Sunday, March 30, 2008
Thursday, March 27, 2008
Monday, March 24, 2008
What's Next In Marketing & Advertising
From: paulisakson, 1 day ago
A presentation I gave at space last week (3/21/08) for our monthly "what's next" lunches where different people are asked to present some things that are going on in their area of specialty or an assigned topic. I was asked to share some thoughts on what's next in marketing, so this is what I pulled together. Not a lot new if you keep up on the planner and marketing-related blogs, but still might be of interest in connecting some of the conversations. It goes a lot faster than the number of slides suggests. Feel free to share any thoughts or feedback...
Sunday, March 16, 2008
Web Technology Trends for 2008 and Beyond
From: ricmac, 1 week ago
Richard MacManus looks at the top trends covered on ReadWriteWeb in early 2008; such as Websites becoming web services, Semantic Apps, Open Data, Mobile Web, Recommendation Engines.
Friday, March 14, 2008
Contact one Laptop Per Child
In a wide-ranging talk, Vilayanur Ramachandran explores how brain damage can reveal the connection between the internal structures of the brain and the corresponding functions of the mind. He talks about phantom limb pain, synesthesia (when people hear color or smell sounds), and the Capgras delusion, when brain-damaged people believe their closest friends and family have been replaced with imposters.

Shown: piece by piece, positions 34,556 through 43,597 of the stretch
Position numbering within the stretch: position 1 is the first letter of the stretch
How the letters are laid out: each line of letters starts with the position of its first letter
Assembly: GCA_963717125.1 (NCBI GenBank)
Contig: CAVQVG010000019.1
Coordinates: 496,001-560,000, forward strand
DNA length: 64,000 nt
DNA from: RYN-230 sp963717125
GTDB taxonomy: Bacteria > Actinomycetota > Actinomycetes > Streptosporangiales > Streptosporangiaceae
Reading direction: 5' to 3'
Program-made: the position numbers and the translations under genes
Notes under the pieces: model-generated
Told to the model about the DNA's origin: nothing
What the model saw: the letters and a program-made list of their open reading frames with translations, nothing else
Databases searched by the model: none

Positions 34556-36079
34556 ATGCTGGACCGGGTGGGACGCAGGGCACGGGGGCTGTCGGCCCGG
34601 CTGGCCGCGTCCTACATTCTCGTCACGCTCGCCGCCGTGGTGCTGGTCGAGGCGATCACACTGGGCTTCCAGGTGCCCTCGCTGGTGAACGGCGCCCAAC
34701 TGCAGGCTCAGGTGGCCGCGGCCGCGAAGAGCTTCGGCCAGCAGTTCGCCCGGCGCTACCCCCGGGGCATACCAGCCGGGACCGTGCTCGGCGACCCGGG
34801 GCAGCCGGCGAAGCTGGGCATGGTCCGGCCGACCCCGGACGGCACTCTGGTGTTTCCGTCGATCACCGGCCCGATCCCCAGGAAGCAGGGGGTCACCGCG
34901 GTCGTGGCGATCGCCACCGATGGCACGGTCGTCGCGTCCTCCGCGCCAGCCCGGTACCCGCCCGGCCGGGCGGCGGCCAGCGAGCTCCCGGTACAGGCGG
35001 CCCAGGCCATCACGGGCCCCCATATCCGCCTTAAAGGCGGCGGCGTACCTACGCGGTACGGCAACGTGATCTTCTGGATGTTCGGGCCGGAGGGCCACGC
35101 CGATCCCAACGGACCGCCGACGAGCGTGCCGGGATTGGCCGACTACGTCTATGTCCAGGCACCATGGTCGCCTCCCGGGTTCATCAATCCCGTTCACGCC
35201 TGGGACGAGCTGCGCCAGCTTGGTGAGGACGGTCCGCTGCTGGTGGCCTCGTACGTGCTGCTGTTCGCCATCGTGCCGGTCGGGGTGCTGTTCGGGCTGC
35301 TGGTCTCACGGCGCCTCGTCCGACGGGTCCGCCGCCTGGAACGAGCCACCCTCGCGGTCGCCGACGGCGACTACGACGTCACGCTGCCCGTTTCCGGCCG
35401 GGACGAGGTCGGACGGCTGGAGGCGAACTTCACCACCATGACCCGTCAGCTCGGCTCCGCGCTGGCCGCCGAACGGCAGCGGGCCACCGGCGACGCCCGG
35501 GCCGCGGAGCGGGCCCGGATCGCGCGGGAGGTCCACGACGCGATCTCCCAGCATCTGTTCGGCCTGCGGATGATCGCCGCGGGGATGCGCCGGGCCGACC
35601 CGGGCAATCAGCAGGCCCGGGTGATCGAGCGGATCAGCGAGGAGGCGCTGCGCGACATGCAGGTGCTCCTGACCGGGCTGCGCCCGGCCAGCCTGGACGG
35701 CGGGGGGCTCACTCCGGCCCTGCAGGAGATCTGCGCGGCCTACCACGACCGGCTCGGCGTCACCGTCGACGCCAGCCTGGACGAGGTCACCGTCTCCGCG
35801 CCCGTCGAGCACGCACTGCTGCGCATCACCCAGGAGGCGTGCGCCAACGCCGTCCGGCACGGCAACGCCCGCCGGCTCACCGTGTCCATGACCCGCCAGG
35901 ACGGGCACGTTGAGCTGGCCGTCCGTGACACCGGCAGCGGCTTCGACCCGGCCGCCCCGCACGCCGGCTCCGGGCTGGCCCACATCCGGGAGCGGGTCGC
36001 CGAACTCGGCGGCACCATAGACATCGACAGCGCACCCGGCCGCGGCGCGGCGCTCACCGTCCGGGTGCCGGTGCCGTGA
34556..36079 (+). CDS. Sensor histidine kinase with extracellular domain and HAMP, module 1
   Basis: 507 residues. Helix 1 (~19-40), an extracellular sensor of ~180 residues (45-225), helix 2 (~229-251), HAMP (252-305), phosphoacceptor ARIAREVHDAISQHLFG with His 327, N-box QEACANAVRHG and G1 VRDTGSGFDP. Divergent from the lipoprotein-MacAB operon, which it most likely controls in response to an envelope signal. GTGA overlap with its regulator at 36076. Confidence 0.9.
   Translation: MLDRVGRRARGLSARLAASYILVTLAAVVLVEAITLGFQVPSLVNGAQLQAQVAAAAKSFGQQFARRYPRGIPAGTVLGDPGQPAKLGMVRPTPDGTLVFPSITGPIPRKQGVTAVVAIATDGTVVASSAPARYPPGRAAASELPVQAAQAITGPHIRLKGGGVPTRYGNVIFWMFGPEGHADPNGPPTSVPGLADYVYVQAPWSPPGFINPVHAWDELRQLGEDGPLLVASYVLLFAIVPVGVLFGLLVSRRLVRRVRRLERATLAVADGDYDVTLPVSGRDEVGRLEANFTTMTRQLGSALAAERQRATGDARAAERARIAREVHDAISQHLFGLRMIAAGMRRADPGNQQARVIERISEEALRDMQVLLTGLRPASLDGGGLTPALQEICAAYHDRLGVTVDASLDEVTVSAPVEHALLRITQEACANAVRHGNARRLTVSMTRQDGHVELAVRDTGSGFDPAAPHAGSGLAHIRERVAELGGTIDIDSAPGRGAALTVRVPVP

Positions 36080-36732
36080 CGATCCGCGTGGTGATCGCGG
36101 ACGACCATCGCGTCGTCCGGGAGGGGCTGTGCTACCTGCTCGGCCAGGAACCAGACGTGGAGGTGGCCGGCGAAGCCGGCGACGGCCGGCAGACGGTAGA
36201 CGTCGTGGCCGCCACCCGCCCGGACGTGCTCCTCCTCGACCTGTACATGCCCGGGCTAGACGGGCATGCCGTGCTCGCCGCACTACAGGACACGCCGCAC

Howard Rheingold talks about the coming world of collaboration, participatory media and collective action -- and how Wikipedia is really an outgrowth of our natural human instinct to work as a group. As he points out, humans have been banding together to work collectively since our days of hunting mastodons.
Neuroanatomist Jill Bolte Taylor had an opportunity few brain scientists would wish for: One morning, she realized she was having a massive stroke. As it happened -- as she felt her brain functions slip away one by one, speech, movement, understanding --she studied and remembered every moment. This is a powerful story about how our brains define us and connect us to the world and to one another.
With all the intensity and brilliance he is known for, Alan Kay gives TEDsters a lesson in lessons. Kay has spent years envisioning better techniques for teaching kids. In this talk, after reminding us that "the world is not what it seems," he shows us how good programming can sharpen our picture. His unique software lets children learn by doing, but also learn by computing and by creating lessons themselves.